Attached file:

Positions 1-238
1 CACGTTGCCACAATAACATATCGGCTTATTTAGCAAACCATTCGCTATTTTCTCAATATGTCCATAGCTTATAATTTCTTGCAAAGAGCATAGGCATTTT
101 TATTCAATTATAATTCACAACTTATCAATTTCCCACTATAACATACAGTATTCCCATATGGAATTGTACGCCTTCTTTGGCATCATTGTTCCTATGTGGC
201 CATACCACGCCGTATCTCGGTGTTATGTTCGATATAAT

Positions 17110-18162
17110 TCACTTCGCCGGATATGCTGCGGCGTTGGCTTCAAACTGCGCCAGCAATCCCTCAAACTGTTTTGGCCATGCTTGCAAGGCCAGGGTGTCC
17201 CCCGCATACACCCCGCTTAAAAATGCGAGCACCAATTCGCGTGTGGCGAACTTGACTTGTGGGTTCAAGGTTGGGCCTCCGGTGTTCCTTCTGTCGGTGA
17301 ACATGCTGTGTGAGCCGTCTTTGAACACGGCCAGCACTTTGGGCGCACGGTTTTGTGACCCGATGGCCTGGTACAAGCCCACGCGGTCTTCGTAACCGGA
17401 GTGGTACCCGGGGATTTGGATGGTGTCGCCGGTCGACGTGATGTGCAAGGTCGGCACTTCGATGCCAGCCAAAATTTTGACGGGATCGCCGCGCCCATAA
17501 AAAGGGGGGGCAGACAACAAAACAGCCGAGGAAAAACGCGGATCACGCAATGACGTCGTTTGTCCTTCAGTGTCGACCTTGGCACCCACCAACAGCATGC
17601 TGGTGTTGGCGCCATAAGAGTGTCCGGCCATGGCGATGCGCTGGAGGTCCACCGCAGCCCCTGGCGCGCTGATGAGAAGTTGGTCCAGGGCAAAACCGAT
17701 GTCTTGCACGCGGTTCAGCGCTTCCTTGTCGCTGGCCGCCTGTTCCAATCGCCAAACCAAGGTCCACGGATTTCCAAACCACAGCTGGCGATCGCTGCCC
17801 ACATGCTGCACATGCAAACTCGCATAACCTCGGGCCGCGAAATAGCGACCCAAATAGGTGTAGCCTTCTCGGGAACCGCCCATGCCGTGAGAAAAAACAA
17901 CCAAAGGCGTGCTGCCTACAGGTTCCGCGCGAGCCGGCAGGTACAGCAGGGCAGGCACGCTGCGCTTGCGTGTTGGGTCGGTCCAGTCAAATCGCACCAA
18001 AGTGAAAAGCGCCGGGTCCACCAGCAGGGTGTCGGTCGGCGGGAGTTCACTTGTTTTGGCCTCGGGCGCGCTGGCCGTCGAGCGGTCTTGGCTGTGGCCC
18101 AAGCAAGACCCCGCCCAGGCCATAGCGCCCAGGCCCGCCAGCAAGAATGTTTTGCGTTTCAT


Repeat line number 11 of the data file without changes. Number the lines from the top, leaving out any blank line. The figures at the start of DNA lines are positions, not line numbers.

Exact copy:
17601 TGGTGTTGGCGCCATAAGAGTGTCCGGCCATGGCGATGCGCTGGAGGTCCACCGCAGCCCCTGGCGCGCTGATGAGAAGTTGGTCCAGGGCAAAACCGAT